Team Weaving Nature envisioned a sustainable cycle of growing, using, composting, and regrowing natural dyes for local artisans, globally.
They speculated that their model could be replicated for textile artisans anywhere, and chose Guatativita, Colombia for this iteration.
"We had a very interdisciplinary team consisting of many different abilities and worked quite well together. We had builders, writers, and textile artists. Working together as a team was challenging at times when we all had different perspectives. We learned to come up to agreements in these situations and matured along the way."
The team developed dye recipes using easily accessible vegetables, spices, and food waste, compiling them into a bilingual Spanish/English book to distribute to the Guatativita artist community. They also designed and fabricated a compost bin for waste leftover from dye extraction. The compost would go on to fertilize the next generation of plant dyes.
Puerto el Morro Pig Project created a communal pigpen that reduced environmental hazards to the elderly and children, while allowing Puerto el Morro to retain its cultural relationship with the pigs.
Puerto el Morro Pig Project is a public space project that responds to the sanitation issue of free roaming local pigs in the town of Puerto el Morro, Ecuador. With the support of APROFE, a non-profit association dedicated to the welfare of Ecuadorian families, Team Puerto el Morro facilitated dialogue within the local community about the day-to-day health impacts of free-roaming livestock. Through community meetings, site-specific design sessions, and collaboration with local builders, Puerto el Morro Pig Project created a communal pigpen that reduced environmental hazards to the elderly and children, while allowing Puerto el Morro to retain its cultural relationship with the pigs.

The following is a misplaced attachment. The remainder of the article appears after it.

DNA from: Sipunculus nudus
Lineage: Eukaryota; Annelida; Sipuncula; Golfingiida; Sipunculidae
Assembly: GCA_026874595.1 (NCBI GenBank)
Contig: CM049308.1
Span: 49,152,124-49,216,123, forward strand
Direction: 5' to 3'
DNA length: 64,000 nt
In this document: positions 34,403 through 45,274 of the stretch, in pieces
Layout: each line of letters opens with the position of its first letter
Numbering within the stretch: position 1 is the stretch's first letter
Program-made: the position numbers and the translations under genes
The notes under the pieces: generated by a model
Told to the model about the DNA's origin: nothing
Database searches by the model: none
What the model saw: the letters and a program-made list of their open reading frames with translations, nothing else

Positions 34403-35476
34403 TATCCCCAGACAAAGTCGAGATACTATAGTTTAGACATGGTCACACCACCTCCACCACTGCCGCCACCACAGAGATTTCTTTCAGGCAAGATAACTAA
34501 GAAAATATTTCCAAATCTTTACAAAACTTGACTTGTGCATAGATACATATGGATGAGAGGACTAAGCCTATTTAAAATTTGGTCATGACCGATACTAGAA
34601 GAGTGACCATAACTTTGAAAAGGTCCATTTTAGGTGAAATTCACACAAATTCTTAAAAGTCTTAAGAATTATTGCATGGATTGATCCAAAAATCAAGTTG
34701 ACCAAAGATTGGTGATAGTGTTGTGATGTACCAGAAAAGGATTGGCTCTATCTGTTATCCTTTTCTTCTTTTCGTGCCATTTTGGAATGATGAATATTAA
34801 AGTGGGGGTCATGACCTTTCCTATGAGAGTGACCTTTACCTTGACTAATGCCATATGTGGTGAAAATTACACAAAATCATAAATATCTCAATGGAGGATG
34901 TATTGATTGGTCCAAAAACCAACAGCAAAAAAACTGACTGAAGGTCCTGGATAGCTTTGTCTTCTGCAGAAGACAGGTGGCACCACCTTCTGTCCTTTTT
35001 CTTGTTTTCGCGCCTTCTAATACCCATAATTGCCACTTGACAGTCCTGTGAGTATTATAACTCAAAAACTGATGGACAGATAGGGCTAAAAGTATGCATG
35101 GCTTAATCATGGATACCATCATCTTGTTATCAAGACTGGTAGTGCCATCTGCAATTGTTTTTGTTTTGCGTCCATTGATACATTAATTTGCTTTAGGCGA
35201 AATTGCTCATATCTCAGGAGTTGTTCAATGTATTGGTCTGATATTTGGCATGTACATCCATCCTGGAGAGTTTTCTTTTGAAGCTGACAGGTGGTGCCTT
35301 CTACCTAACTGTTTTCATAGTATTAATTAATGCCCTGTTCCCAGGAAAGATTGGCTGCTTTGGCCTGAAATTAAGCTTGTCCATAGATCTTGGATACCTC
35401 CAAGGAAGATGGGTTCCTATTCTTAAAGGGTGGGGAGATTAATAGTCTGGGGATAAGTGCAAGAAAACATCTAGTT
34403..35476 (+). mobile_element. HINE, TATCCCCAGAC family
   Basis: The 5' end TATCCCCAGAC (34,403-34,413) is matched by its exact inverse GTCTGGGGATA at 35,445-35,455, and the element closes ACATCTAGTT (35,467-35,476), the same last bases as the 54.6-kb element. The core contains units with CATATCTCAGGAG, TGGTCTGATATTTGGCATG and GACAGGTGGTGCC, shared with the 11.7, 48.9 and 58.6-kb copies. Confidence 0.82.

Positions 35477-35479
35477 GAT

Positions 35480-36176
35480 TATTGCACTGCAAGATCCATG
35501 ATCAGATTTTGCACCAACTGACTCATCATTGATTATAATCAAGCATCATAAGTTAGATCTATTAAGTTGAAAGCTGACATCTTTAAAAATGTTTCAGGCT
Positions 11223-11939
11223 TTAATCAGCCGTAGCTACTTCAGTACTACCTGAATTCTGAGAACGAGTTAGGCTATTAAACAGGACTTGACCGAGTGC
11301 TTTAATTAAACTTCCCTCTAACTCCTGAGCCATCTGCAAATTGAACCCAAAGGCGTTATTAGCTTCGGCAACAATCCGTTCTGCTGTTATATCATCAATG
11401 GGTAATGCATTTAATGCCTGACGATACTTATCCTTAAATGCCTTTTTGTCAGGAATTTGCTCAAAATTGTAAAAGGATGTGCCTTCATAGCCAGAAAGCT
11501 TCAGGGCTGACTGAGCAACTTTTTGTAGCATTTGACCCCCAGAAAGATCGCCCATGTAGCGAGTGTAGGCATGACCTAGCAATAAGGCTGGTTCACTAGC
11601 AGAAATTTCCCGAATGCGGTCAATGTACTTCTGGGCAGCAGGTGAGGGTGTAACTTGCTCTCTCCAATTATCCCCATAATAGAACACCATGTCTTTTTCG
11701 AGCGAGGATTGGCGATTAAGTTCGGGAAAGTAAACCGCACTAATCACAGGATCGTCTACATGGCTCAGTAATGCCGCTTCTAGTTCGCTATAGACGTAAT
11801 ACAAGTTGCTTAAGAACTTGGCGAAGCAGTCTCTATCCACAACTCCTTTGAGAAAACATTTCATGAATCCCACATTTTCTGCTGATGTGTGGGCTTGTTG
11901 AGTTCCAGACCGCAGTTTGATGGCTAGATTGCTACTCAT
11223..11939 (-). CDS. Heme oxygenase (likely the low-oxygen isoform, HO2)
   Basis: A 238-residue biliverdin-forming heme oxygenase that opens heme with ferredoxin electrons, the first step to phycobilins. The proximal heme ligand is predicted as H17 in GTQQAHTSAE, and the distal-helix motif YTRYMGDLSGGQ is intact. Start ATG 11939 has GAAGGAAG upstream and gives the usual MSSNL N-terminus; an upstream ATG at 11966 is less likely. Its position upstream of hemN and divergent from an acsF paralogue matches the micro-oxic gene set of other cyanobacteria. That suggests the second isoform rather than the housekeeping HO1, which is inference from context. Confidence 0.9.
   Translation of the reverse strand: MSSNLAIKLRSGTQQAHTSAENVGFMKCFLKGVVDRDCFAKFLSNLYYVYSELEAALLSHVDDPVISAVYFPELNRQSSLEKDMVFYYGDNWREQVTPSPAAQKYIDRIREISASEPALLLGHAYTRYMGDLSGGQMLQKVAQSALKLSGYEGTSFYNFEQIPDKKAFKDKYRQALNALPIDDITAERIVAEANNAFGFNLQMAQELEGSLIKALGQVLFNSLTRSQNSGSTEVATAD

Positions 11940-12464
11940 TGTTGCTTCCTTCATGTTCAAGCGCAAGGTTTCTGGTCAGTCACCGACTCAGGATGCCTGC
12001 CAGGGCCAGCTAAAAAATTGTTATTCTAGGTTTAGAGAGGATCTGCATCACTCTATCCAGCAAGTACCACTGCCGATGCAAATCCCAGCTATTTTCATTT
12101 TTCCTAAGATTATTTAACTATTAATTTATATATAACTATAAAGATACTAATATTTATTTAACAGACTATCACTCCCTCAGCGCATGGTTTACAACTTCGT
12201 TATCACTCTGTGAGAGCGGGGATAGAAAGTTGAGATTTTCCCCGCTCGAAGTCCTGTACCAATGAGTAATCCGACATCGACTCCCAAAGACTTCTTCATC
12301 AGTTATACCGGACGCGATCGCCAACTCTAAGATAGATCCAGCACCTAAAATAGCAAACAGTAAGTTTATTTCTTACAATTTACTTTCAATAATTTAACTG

Team Puerto el Morro sourced local material and collaborated with local farmers and community members in Ecuador to build the communal pigpens. The final pigpens are easy to maintain as well as readily accessible. They are located 2 minutes outside of town, on a site secured by the local agricultural association. This project was developed to address the specific pig culture of Puerto El Morro, but can be used as a model for other sites with similar environmental concerns, as well as modified to house other livestock.
KVAK TV uses storytelling to address pressing local themes of isolation, location, and cultural shifts in the isolated community of Kivalina, Alaska
KVAK TV is a youth-oriented media project that stands for Kivalina, Alaskan Television. The project uses storytelling to address pressing local themes of isolation, location, and cultural shifts in Kivalina. The tiny coastal village is threatened by rising sea levels that are a result of climate change, and relocation is an imminent reality for Kivalina residents.
KVAK’s youth focus is a direct response to Kivalina demographics: over 50% of its population is under the age of 25. The village’s geographical isolation creates many challenges for its youth, including high suicide rates. In response to these conditions, KVAK TV partnered with The Alaskan Design Forum to use social media and television programming as a means for Kivalina youth to connect with the outside world and to relieve feelings of isolation. KVAK TV hosted a series of after school workshops to instruct youth on camera and interviewing techniques, and provided an equipment library for use outside of workshops.